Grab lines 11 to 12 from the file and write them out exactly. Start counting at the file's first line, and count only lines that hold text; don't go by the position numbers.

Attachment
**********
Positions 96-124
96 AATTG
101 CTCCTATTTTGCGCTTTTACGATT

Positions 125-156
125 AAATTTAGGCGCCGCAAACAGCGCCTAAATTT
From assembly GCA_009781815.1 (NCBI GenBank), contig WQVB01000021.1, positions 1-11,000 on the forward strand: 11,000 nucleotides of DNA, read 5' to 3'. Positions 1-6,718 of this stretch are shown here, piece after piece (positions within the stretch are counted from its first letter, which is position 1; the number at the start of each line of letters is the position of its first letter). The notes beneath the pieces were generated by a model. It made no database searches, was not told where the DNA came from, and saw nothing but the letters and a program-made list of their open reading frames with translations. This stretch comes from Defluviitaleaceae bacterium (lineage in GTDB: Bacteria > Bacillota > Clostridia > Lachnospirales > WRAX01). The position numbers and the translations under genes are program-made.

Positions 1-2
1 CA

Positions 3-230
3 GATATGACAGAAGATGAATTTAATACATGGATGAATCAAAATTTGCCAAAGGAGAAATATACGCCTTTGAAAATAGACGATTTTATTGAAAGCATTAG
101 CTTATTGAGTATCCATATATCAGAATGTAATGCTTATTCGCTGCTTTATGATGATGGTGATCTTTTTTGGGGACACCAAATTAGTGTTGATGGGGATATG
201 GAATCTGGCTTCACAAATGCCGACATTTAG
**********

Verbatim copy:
101 CTTATTGAGTATCCATATATCAGAATGTAATGCTTATTCGCTGCTTTATGATGATGGTGATCTTTTTTGGGGACACCAAATTAGTGTTGATGGGGATATG
201 GAATCTGGCTTCACAAATGCCGACATTTAG